TMI — The Episcopal School of Texas

TMI — The Episcopal School of Texas

Infobox Private School

name = TMI-The Episcopal School of Texas
motto= Nihil Supra Mores/ Ducit Qui Servit
established = 1893
type = Preparatory, Boarding
religion = Episcopal
head_name = Headmaster
head = James Freeman, Ph. D.
city = San Antonio
state = TX
country = USA
campus = 80 acres
enrollment = 367 students, mostly day.
faculty = 46
class = 12 students
ratio = 8:1
year = 2007
athletics = 19 Interscholastic Sports
colors = Orange and Black
mascot =Panther
school song= For the Splendor of Creation
homepage =
SAT = 1200 [] CEEB Code: 446255

TMI - The Episcopal School of Texas is an Episcopal college preparatory school in San Antonio, Texas, USA, with an optional boarding program.


TMI was founded in 1893 by the Rt. Rev. James Steptoe Johnston, D.D, first Bishop of the Episcopal Diocese of West Texas. During its history, long by the standard of the Southwestern U.S., it has gone through the names West Texas School for Boys (used for a brief period), West Texas Military Academy (1893-1926) and Texas Military Institute (1926-2005). Since 2005, the school has presented its name as TMI-The Episcopal School of Texas, while its legal name remains Texas Military Institute. TMI is one of the oldest Episcopal schools in Texas and is the only Episcopal secondary school in the diocese. The JROTC or Corps of Cadets, has been optional for girls since their admission in 1972, and for boys since 1974. In 1963, John F. Kennedy visited the school. The next day, he was assassinated in Dallas


Class sizes are small, ranging from one to 20 students, with an overall teacher:student ratio of 1:8. There is a wide range of teaching styles, but most classes tend to be organized as informal seminars. TMI offers a wide range of classes, including 18 Advanced Placement classes. All students are required to take three years of science, including Physics, Chemistry and Biology; four years of mathematics, including Algebra I, Geometry, Algebra II and Trigonometry; four years of history, including Ancient World Civilization, Modern World Civilization, American History and an elective of the student's choice; three years of a language, either Spanish or Latin; one year of religion which may include Old Testament, New Testament, World Religions, or Philosophy. Honors courses are available in many subjects. Students choose additional courses, such as more advanced math or language, based on their interests. Electives include Cultural Literacy, Classic Film, Economics, Environmental Science, Introduction to Computer Programming, Journalism, and Hemingway and Fitzgerald.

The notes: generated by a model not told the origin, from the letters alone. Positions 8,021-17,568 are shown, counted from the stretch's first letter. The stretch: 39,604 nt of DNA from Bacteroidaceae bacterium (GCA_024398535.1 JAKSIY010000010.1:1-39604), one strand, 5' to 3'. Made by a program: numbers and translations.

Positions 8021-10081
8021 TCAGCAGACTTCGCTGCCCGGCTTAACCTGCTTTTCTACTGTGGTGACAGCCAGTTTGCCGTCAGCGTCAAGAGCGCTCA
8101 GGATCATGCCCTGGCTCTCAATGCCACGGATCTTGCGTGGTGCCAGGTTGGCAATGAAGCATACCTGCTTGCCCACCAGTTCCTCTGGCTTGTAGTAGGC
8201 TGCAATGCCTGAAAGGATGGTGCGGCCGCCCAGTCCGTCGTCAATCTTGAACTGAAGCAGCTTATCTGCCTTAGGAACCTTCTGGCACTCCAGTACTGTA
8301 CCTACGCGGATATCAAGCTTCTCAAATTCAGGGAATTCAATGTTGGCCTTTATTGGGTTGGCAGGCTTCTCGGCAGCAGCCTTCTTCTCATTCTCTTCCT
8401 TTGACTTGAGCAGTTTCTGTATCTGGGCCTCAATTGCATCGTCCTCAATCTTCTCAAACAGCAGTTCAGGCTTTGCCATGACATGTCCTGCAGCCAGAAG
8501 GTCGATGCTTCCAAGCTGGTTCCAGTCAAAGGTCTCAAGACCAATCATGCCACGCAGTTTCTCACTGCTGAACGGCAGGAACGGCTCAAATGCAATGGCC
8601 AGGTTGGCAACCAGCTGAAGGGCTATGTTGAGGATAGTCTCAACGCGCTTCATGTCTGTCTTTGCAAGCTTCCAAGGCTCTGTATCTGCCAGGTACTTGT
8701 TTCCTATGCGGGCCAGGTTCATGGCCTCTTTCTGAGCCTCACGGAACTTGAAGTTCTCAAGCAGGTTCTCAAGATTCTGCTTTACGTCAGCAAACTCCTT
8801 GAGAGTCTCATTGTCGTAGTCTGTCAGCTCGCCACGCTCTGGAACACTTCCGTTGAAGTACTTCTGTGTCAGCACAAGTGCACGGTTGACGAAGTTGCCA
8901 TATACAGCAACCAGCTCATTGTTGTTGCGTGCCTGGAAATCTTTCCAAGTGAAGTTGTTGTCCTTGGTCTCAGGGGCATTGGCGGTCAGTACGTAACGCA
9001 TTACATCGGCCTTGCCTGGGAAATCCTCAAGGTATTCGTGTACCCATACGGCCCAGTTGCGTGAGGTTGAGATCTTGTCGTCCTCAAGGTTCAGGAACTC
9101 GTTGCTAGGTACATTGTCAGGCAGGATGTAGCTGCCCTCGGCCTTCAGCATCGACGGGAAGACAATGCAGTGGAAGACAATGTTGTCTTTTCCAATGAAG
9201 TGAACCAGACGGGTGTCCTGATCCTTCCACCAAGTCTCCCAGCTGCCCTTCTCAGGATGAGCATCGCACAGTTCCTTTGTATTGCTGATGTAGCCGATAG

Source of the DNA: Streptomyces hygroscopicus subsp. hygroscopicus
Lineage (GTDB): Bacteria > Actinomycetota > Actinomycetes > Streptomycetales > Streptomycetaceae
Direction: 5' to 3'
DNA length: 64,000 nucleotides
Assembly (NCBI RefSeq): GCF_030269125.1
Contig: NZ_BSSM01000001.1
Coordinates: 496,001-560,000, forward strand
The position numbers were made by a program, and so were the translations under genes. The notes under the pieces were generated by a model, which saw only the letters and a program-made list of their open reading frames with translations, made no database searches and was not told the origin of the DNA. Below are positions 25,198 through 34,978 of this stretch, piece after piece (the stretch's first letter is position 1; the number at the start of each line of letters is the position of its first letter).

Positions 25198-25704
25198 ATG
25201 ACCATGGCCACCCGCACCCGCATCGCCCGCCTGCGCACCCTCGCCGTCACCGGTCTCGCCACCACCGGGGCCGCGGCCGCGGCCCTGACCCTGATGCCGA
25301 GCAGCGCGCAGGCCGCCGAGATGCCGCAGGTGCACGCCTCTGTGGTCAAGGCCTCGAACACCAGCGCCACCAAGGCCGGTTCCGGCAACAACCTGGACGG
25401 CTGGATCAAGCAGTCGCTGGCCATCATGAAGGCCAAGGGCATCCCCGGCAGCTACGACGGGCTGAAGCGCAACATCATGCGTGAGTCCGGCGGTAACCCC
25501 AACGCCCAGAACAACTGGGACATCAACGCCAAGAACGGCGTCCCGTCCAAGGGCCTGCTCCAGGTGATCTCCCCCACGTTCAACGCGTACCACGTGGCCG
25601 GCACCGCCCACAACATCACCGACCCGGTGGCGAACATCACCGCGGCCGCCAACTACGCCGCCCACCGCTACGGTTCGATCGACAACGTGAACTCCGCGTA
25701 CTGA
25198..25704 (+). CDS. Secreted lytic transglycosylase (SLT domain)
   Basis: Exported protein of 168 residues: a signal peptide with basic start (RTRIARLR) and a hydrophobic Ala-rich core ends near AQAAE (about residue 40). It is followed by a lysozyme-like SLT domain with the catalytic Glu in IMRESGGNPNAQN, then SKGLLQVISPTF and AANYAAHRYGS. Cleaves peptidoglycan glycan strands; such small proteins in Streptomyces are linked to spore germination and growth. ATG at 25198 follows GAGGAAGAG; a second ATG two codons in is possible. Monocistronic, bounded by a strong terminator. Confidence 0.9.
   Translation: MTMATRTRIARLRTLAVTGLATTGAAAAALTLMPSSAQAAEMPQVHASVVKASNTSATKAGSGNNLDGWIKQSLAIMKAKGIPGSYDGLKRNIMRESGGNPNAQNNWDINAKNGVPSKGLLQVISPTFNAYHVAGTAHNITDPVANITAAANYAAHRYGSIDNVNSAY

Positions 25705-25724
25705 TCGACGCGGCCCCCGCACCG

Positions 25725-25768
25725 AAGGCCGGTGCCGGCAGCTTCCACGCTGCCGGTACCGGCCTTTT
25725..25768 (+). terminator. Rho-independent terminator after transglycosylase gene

The school offers a full range of boys' and girls' sports for middle- and upper-school students. Participation is mandatory for at least one season. TMI has competed against other schools in the Southwest Preparatory Conference (SPC) for several years and now competes in the localized private-school league, the Texas Association of Private and Parochial Schools (TAPPS). However, TMI also occasionally plays 1A public schools in non-district games.

A TMI American football team participated in the first high-school game in Texas in 1894. The team also is credited for having thrown and completed the first pass in Texas football after learning of its use by northeastern college teams.


TMI has moved three times, each time moving to the edge of an expanding city. The first campus was on Government Hill, the second in Alamo Heights, and the last time was in 1989 when it moved to its current location in far northwest San Antonio, on the edge of the Texas Hill Country. The campus is modern in architecture and built almost entirely from local limestone. A fairly unique aspect of the campus are the open-air hallways connecting classrooms. These, along with a butterfly garden and amphitheater are often noted as striking features of the campus and are widely photographed. Other campus facilities include two gyms, a theater and residence halls opened in 2005 for residential life (boarding) students. At the beginning of the 2007 school year a welcome center was added at the gates of the campus. A new 500 seat chapel is currently under construction with a completion date of May 2008. In September, ground was broken for another state of the art residence hall. It will house students at the start of the 2008-2009 school year. Recently a sports court was added to the campus.